There are pluses and minuses to these regular polygon meshes. Linden Lap supports these shapes because they are very conducive to a virtual world that is constantly changing, and which constantly needs to be streamed back to its residents. It is much easier for the Second Life asset servers to define a cube as “cube” and be universally understood what is meant by this across all of the viewers, as opposed to defining the coordinates of each individual vertex along the corner of each individual polygon that makes up said cube. From the viewpoint of a builder, however, the problem with these prims is that they are very restrictive, in that they force you into placing groups of polygons at a time, instead of defining for yourself just how these polygons will be positioned individually.
The guts of the question I asked back in 2006 really lay at the feet of irregular meshes. You can think of an irregular mesh as a polygon mesh in which the polygons are NOT laid out in neat or predictable pattern. These meshes are dependent only on the wishes of their creator, and are not restrained by any prerequisites of form. Irregular meshes give the creator access to manipulate the polygons themselves, instead of being limited to manipulating groups of polygons aligned in regular meshes. What is important to know is that allowing user-created, irregular, polygon meshes on the grid will give builders a higher level of freedom in not only what they build, but just how they build it.
You may be surprised to find that Second Life already uses irregular meshes, it’s just that we, the people, haven’t been given the ability to create any of our own. The most visible example of this is the Second Life avatar, an irregular polygon mesh created by Linden Lab to be especially good at deforming to the users will into all the different styles seen in Second Life.
If you’ve never been taught, or learned on your own, the correct way to model 3D objects out of polygons, you’ve got some work to do. Characteristics such as edge flow and poly count can make or break a polygonal mesh, and it takes time to get a handle on things. As with most disciplines, be prepared to make a lot of crap before anything worth showing to people.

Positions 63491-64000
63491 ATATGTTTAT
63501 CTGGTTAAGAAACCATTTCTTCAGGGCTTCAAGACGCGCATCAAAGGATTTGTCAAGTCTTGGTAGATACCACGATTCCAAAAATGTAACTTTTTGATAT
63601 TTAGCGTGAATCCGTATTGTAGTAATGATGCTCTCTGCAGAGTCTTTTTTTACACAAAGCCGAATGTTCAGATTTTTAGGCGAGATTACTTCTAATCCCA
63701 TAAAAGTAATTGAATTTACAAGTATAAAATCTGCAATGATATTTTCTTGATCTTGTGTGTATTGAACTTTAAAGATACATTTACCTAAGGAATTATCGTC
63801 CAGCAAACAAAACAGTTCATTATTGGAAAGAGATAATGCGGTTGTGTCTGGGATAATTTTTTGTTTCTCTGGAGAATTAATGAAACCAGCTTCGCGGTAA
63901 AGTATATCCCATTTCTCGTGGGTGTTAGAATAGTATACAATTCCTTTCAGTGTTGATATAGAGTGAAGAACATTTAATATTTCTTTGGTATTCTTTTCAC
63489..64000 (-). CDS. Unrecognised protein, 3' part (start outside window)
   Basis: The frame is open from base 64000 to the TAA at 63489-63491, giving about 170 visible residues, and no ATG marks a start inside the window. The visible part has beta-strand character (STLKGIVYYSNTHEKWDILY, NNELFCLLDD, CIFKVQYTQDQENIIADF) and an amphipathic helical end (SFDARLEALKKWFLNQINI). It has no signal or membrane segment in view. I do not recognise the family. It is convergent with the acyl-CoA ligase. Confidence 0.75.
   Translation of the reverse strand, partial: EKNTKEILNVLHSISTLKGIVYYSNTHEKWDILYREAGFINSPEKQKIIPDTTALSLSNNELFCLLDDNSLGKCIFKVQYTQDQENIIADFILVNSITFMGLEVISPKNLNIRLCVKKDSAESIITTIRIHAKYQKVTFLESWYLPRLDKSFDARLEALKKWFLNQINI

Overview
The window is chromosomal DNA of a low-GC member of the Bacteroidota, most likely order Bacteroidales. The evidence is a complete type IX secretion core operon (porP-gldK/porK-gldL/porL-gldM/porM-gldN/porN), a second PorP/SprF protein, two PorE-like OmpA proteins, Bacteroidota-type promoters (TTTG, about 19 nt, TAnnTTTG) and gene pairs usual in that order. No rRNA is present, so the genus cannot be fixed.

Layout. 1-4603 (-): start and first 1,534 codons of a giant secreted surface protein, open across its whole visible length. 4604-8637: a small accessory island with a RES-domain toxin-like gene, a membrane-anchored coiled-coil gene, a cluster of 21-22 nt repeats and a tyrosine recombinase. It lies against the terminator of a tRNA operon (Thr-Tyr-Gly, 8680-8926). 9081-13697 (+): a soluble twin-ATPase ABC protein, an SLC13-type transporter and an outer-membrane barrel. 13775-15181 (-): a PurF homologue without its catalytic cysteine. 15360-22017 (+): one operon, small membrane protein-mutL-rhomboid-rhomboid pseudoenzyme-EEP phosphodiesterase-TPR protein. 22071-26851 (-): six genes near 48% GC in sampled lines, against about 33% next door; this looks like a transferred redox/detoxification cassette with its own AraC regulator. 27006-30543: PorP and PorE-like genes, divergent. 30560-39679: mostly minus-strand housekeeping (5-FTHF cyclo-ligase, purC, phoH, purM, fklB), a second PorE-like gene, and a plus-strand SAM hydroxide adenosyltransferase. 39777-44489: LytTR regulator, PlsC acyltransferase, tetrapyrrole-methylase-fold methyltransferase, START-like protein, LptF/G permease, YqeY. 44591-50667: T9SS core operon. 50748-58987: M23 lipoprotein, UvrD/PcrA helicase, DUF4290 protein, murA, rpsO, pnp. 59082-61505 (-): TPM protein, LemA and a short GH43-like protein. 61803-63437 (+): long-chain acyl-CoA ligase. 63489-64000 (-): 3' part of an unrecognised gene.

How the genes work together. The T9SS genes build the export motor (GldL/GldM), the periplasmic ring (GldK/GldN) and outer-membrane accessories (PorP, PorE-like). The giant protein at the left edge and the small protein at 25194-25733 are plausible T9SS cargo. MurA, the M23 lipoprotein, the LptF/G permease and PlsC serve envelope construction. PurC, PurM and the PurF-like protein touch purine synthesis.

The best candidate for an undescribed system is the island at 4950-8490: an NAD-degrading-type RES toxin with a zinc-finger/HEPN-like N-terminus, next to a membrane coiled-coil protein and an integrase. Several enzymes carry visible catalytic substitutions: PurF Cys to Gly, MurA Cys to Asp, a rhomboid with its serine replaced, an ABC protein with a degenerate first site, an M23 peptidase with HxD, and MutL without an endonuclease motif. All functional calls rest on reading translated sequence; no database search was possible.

Those of you out there with experience in making sculpted prims will be ahead of the curve, in that you won’t have to learn a new user interface. Chances are the software you already use for creating sculpted prims (be it Blender, Zbrush, 3D Studio Max, Maya, etc…) is primarily geared towards modeling irregular polygon meshes, and that sculpted prim functionality was added by some friendly Second Life resident as an afterthought. Really, the only place I’ve found that makes a distinction between regular and irregular meshes is Second Life.
Also demonstrated at SLCC was a new feature in the Second Life client that Linden Lab is referring to as diffuse, or reflective lighting. This seems to be a new lighting scheme allowing whats called indirect lighting. To visualize indirect lighting, think about when the sun shines through your window and hits the floor. The sunlight doesn’t just illuminate the parts of your floor that it hits directly, but instead bounces off the floor and illuminates the entire room as well. This is indirect illumination, and normally it is a VERY resource hungry, ray-trace intensive process. I imagine Linden Lab has figured out some sort of work around with regards to ray-tracing this effect, in order to keep frame rates up, but you really can’t tell from the results. This looks SPECTACULAR!
All in all, we have a ton of things to look forward to in the coming months. Kudos to Linden Lab for all of their efforts. Second Life 2.0 can’t get here soon enough!
Hale’s Presentation with Sound
Up close view